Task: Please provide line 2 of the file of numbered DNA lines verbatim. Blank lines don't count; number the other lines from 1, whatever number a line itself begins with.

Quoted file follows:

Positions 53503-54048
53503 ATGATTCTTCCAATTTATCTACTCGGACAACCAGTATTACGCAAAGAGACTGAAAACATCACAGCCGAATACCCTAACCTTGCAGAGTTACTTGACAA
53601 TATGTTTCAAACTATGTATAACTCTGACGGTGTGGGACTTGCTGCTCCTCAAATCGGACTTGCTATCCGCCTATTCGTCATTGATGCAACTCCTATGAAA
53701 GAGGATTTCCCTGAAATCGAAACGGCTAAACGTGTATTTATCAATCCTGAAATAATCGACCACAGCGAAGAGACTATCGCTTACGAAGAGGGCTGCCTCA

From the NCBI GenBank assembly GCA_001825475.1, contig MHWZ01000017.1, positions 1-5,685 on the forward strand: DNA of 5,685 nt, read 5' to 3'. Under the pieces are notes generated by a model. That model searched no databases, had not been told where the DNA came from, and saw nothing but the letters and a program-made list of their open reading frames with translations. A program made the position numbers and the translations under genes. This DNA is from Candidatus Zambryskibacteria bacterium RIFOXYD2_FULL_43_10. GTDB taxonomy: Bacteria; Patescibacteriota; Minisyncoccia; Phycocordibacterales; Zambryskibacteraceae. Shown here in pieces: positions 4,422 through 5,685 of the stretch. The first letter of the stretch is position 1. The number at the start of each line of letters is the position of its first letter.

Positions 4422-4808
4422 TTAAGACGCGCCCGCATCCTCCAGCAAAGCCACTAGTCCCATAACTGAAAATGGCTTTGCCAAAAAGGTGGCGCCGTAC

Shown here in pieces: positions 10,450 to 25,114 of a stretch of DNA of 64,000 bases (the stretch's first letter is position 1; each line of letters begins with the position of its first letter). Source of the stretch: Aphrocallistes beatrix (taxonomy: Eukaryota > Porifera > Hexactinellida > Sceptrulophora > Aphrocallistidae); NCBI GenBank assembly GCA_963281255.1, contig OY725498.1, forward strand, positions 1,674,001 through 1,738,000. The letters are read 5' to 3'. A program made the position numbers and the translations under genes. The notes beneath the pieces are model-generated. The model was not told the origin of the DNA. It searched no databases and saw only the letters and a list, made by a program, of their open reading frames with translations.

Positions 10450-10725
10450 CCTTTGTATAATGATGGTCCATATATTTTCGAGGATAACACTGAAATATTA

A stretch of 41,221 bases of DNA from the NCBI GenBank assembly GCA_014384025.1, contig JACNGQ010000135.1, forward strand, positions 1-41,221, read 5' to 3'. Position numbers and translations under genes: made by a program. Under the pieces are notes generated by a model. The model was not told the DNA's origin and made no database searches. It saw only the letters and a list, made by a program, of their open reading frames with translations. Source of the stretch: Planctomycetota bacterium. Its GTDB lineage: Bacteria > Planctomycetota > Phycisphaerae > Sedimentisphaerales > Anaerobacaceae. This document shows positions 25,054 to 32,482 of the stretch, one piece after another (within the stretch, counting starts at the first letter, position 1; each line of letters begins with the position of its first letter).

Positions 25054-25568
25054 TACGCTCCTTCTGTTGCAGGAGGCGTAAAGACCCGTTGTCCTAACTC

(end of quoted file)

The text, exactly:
53503 ATGATTCTTCCAATTTATCTACTCGGACAACCAGTATTACGCAAAGAGACTGAAAACATCACAGCCGAATACCCTAACCTTGCAGAGTTACTTGACAA